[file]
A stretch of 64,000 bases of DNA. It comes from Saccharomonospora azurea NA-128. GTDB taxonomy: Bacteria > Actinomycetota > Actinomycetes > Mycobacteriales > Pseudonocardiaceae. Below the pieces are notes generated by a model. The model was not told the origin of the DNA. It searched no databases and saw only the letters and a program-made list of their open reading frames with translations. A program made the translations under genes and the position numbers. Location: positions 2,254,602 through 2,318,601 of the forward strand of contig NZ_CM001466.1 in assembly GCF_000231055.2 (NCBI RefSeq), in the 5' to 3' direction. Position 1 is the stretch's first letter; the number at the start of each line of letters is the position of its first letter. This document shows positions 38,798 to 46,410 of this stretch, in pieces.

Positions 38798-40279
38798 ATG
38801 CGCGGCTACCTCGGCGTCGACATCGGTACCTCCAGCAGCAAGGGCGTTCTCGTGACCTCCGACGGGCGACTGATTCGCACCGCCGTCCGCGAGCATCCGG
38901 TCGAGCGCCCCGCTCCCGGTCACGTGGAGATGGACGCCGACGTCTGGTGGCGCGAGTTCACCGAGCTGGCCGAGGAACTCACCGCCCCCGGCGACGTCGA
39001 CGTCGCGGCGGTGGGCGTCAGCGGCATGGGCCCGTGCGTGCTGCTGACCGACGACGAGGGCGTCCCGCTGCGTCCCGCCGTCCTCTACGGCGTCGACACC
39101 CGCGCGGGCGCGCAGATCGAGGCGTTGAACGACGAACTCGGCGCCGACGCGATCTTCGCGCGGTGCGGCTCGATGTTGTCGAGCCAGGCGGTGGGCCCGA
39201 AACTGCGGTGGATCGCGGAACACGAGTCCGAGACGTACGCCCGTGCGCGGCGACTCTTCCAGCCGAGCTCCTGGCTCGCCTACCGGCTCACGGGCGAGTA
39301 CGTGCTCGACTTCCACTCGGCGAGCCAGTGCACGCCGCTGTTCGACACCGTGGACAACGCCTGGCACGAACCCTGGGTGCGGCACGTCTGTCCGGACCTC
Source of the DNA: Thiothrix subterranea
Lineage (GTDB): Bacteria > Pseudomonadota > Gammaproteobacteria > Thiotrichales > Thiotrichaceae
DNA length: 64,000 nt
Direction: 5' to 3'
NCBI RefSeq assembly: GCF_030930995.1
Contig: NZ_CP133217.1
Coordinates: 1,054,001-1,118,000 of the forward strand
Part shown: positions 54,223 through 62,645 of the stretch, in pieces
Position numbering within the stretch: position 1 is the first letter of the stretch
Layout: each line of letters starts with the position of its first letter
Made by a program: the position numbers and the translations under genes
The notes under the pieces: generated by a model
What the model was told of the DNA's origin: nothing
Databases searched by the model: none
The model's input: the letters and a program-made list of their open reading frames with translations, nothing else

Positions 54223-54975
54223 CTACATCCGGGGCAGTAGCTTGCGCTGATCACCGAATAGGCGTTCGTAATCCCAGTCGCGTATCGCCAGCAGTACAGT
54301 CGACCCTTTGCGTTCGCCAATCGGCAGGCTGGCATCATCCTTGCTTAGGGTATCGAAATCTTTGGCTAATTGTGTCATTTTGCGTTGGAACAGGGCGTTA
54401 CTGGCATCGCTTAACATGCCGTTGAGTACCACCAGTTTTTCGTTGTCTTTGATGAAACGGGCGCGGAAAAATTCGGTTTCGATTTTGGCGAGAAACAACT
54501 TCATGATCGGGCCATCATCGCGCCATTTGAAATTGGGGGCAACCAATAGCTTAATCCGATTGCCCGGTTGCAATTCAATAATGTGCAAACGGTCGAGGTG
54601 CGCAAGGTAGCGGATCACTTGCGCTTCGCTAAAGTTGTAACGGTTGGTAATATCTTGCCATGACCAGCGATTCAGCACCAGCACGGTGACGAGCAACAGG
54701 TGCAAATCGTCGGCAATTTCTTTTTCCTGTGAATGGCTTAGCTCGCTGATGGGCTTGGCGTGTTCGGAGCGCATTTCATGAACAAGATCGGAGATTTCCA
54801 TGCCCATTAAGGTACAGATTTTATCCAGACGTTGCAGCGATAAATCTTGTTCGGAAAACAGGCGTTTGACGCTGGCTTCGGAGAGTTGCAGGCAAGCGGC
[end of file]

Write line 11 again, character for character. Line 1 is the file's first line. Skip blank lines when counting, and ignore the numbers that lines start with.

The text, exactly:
Lineage (GTDB): Bacteria > Pseudomonadota > Gammaproteobacteria > Thiotrichales > Thiotrichaceae